banner-blinkeyeware

Myopia

What is the Condition?

Also known as nearsightedness, myopia has become the most common eye problem amongst people, typically beginning in childhood. Myopia is characterized by a person being able to see near objects clearly, but have difficulty seeing distant objects.

A simple case of myopia could develop into high myopia, where the length of the eyeball becomes too long. This could lead to retinal detachment and retinal tears as well. At some point, abnormal blood vessels grow under this damaged retina, which will result in changed vision.

How does it Affect the Eye?

Myopia is characterized by blurry vision, because the affected eyes focus on images that are in front of the retina, rather than on the retina. Myopia could also take place due to an abnormal-sized lens or cornea, or even an elongated eyeball. The result of this condition is blurry or hazy vision that prevents the individual from seeing things clearly.

How Many Types of Myopia are there?

There are several types of myopia, namely:

Pseudomyopia:

This form of myopia occurs when your ciliary muscles spasm. The ciliary muscles are the muscles that are responsible for controlling how your eyes focus on things.

Simple Myopia:

This is most common type of myopia that is a result of environmental conditions and genetics.

Nocturnal Myopia:

This form of myopia is most obvious during the nighttime, despite your vision functioning fine during the daytime.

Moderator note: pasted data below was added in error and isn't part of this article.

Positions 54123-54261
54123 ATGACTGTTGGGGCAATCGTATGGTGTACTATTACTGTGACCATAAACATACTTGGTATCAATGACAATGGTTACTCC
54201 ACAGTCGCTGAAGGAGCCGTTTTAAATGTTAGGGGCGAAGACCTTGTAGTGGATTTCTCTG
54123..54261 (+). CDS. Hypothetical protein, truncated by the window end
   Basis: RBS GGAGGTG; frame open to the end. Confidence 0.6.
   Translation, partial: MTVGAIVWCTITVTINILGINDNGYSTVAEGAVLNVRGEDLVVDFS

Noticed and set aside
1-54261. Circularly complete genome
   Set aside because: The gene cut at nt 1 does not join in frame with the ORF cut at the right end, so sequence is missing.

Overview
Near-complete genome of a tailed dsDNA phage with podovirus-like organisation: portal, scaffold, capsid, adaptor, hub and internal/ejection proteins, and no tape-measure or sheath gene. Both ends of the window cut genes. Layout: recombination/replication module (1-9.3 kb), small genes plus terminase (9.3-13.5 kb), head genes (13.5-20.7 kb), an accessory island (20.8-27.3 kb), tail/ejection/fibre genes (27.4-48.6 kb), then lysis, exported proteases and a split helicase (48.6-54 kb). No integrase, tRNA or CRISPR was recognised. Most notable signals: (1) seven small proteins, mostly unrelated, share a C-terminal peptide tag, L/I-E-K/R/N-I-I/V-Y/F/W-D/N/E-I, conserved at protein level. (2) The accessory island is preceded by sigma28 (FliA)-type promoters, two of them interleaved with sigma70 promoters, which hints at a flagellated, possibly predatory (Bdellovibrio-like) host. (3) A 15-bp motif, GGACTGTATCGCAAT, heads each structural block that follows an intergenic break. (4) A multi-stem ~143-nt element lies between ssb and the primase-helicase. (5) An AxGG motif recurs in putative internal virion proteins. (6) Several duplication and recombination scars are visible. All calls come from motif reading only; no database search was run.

Induced Myopia:

This form of myopia takes place due to certain reasons, such as increase body glucose or nuclear sclerosis.

Degenerative Myopia:

This form of myopia depends on the degree of refractive error in your eye(s), and gets worse as it progresses. As a matter of fact, it could lead to legal blindness. In degenerative myopia, your eye(s) keeps growing with time, which keeps worsening your blurry vision.

What are the Symptoms of this Condition?

The symptoms of this condition are as follows:

  • It is difficult to see objects that are at a distance
  • Vision can become blurry
  • You will find yourself squinting
  • Headaches and eye strain may occur as well
What are the Risk Factors for Developing this Condition?

A few risk factors for myopia include:

  • Retinopathy of prematurity could lead to myopia, later in life
  • If your family has a history of nearsightedness, you may acquire it as well
  • Certain genetic disorders such as Marfan Syndrome are associated with the development of myopia
How is this Condition Treated?

There are a few ways to correct myopia:

Glasses or Contact Lenses:

Some common treatments for nearsightedness include wearing contact lenses or glasses. For mild cases of myopia, prescribed glasses or contact lenses do wonders. Contact lenses work as the first refractive surface for your eye(s), which allows better focus.

Refractive Surgery:

If you are considering refractive surgery, you must know that they are two types:

LASIK:

In this procedure, a thin flap is created on the cornea, some corneal tissue is removed and then the flap is put back to its old position. This is the most common form of refractive surgery.

PRK:

In this procedure, the cornea is flatted by removing a layer of the corneal tissue. In this manner, light is then able to focus on the retina in an appropriate manner.